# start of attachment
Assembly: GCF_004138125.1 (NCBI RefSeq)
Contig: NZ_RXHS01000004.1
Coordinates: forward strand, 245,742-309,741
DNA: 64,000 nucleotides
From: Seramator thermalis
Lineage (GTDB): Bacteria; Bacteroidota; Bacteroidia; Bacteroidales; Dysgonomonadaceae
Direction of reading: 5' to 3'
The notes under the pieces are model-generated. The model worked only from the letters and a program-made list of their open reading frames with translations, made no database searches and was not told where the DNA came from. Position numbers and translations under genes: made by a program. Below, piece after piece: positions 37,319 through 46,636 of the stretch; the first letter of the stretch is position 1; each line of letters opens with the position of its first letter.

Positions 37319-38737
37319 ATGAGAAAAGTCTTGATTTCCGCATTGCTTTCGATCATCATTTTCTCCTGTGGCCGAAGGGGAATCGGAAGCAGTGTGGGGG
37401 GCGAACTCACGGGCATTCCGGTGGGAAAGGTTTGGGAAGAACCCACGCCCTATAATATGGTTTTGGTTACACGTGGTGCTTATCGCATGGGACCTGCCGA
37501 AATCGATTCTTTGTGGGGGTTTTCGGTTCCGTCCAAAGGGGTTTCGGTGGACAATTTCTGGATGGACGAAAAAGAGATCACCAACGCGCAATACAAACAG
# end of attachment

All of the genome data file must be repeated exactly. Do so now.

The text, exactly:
Assembly: GCF_004138125.1 (NCBI RefSeq)
Contig: NZ_RXHS01000004.1
Coordinates: forward strand, 245,742-309,741
DNA: 64,000 nucleotides
From: Seramator thermalis
Lineage (GTDB): Bacteria; Bacteroidota; Bacteroidia; Bacteroidales; Dysgonomonadaceae
Direction of reading: 5' to 3'
The notes under the pieces are model-generated. The model worked only from the letters and a program-made list of their open reading frames with translations, made no database searches and was not told where the DNA came from. Position numbers and translations under genes: made by a program. Below, piece after piece: positions 37,319 through 46,636 of the stretch; the first letter of the stretch is position 1; each line of letters opens with the position of its first letter.

Positions 37319-38737
37319 ATGAGAAAAGTCTTGATTTCCGCATTGCTTTCGATCATCATTTTCTCCTGTGGCCGAAGGGGAATCGGAAGCAGTGTGGGGG
37401 GCGAACTCACGGGCATTCCGGTGGGAAAGGTTTGGGAAGAACCCACGCCCTATAATATGGTTTTGGTTACACGTGGTGCTTATCGCATGGGACCTGCCGA
37501 AATCGATTCTTTGTGGGGGTTTTCGGTTCCGTCCAAAGGGGTTTCGGTGGACAATTTCTGGATGGACGAAAAAGAGATCACCAACGCGCAATACAAACAG